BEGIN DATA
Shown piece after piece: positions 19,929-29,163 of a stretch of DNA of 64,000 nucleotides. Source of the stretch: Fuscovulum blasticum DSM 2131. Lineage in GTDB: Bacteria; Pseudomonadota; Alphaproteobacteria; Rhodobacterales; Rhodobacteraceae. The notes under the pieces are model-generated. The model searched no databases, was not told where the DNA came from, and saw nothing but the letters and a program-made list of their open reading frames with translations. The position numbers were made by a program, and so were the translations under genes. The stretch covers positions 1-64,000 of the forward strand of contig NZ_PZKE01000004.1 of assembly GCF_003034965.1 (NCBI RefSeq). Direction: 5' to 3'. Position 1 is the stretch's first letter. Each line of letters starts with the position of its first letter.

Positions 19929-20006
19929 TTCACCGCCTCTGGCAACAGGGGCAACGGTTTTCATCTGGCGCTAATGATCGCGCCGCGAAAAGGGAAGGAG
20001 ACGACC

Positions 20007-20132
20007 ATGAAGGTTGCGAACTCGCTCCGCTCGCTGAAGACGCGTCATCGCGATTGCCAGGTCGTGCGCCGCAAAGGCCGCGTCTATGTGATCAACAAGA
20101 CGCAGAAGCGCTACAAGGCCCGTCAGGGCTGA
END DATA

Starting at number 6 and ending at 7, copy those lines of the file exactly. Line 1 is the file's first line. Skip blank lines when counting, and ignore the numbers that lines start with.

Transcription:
20007 ATGAAGGTTGCGAACTCGCTCCGCTCGCTGAAGACGCGTCATCGCGATTGCCAGGTCGTGCGCCGCAAAGGCCGCGTCTATGTGATCAACAAGA
20101 CGCAGAAGCGCTACAAGGCCCGTCAGGGCTGA